CRKT Hissatsu: Second Look

Review by Phil Elmore

As I wrote in the original review of the Columbia River Knife and Tool Hissatsu on these pages, the design of this knife is not new.  It is a collaboration between its designer, John Williams of the Bugei Trading Company, and CRKT, the Oregon-based knife company known for its inexpensive, imported tactical folders and sporting tools.  Williams' love of Asian blades is obvious in the Hissatsu, which is distinctly Japanese in appearance.  From the tanto-style blade to the pebbled Kraton handle (which mimics the traditional rayskin of a katana grip), the Hissatsu evokes images of stone-faced samurai warriors and even menacing Yakuza enforcers.

The Hissatsu was the subject of lengthy discussions in online cutlery boards in years past.  When Bugei first marketed it, the asking price was a few hundred USD -- making the knife unobtainable to many.  To complicate matters, fit and finish of the knife and its reportedly loose-fitting scabbard were allegedly very rough.  The consensus seemed to be that the Hissatsu simply was not worth the money.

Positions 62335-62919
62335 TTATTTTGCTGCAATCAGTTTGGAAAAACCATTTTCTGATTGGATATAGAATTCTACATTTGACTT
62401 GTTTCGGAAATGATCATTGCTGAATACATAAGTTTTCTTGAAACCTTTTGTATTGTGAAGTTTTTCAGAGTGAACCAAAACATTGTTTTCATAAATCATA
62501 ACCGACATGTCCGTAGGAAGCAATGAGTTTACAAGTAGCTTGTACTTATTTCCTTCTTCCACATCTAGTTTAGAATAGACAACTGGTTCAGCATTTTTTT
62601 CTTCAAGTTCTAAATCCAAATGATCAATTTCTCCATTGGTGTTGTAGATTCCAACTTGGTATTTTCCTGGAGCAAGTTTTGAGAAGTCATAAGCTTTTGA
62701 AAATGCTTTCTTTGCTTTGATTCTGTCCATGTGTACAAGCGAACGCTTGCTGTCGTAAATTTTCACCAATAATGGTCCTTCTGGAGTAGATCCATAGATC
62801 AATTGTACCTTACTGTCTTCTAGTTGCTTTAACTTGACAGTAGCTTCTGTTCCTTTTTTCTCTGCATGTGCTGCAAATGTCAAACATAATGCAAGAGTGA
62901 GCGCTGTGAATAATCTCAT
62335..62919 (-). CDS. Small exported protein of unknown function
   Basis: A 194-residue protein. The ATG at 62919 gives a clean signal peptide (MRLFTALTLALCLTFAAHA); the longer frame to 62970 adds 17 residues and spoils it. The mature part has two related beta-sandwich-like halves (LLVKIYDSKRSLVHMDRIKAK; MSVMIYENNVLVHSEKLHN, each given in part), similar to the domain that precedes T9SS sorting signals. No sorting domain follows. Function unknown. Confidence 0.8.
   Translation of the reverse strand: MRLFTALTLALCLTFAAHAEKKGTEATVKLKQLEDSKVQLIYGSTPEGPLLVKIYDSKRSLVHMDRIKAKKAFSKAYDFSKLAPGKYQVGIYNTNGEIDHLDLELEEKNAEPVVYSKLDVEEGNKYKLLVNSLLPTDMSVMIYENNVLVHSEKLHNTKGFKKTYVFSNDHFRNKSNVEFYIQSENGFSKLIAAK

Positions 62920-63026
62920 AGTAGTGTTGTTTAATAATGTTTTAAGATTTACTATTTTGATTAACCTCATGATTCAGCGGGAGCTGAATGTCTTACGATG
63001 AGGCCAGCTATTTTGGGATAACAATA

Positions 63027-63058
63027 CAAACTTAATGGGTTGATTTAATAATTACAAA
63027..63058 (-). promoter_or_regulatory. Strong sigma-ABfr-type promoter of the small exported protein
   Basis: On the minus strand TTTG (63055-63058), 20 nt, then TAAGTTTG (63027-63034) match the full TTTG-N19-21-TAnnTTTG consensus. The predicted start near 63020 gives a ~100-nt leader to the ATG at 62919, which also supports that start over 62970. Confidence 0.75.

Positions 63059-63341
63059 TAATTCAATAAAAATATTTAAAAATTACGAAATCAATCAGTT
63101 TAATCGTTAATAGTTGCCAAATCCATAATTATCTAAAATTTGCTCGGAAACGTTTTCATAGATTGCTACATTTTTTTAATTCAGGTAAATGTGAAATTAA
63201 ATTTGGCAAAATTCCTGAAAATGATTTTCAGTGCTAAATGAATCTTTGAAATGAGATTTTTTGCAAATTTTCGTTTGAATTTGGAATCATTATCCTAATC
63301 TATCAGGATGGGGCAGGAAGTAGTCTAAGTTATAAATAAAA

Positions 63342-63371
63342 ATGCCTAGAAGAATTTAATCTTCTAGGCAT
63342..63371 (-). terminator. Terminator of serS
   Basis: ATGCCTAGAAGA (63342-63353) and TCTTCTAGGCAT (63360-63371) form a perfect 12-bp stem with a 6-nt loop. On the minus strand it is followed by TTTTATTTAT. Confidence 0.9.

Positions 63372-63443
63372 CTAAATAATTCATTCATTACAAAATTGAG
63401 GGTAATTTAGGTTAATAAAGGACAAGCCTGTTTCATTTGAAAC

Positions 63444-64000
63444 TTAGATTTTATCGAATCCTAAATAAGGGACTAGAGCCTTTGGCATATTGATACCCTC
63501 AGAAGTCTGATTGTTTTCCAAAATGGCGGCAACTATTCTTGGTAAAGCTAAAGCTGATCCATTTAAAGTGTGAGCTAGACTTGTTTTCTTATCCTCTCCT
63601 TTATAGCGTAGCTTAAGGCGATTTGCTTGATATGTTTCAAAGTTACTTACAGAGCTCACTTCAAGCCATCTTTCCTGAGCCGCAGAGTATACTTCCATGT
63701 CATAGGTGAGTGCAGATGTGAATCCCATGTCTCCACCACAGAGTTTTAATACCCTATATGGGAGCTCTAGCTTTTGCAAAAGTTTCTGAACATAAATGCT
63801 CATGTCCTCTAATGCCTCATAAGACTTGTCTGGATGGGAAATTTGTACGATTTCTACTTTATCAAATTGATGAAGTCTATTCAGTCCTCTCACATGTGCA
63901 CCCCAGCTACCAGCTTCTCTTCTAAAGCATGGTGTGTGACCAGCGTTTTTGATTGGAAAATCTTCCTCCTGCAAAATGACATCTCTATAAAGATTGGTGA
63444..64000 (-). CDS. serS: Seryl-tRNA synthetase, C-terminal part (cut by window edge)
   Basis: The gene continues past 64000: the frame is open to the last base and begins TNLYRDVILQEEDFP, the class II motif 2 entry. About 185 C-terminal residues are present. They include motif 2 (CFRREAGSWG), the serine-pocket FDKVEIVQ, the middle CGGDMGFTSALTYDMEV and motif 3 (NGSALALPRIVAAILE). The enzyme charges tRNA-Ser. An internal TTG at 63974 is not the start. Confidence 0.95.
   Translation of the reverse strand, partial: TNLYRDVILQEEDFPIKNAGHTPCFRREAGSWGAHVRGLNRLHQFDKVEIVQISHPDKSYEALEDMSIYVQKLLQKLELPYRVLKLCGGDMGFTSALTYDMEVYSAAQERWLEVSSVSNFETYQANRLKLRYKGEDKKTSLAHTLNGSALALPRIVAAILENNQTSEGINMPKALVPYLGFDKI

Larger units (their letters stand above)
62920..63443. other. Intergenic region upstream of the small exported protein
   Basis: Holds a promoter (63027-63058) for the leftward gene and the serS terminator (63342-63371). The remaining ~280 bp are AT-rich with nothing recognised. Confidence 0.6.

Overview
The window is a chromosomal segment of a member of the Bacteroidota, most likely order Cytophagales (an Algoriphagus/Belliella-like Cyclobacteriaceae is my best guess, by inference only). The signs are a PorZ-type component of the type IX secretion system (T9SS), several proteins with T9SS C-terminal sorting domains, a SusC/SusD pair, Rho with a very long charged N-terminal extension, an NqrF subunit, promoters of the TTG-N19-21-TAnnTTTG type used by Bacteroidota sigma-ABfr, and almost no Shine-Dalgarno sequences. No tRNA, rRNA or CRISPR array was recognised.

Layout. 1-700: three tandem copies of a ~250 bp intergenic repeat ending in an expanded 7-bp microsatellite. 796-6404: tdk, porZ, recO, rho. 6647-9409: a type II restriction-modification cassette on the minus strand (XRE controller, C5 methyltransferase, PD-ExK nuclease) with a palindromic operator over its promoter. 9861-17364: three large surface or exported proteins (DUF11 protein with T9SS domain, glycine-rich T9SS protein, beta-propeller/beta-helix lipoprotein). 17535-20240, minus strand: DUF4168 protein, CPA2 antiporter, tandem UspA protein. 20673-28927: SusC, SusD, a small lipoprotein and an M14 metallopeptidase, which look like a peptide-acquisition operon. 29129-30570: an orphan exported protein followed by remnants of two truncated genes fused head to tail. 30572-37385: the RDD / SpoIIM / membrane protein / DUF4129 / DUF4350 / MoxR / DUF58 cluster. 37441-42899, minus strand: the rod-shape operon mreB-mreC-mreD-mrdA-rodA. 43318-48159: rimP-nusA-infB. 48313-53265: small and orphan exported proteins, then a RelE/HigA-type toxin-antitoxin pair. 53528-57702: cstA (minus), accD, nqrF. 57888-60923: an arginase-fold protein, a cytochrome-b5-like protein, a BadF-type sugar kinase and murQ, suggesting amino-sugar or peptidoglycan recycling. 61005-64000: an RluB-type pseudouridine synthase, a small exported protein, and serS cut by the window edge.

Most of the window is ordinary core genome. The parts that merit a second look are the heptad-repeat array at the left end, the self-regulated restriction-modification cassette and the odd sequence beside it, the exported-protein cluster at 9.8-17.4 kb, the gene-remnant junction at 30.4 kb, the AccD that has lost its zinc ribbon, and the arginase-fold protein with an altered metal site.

At the same time, the Hissatsu's marketing was... well, personally offensive.  I remember seeing a print ad for it containing copy that went something like, "You've never fought for your life, you've never been on the front lines, and you've never had to be there and do that.  We can tell because of the knives you buy."  The implication is that this knife is chosen by true warriors and thus you -- presumably a "wannabe" warrior -- should covet it if you aspire to the level of "professionals."  The problem with this approach was that it insulted the very people most likely to buy the Hissatsu.  It also annoyed those who knew what they wanted in a knife and weren't inclined to tolerate condescension.  Now, I have a lot of respect for both Bugei and Mr. Williams and I understand that this was unintentional.  It was an interesting example of how marketing can and does affect perception of the marketed item, however.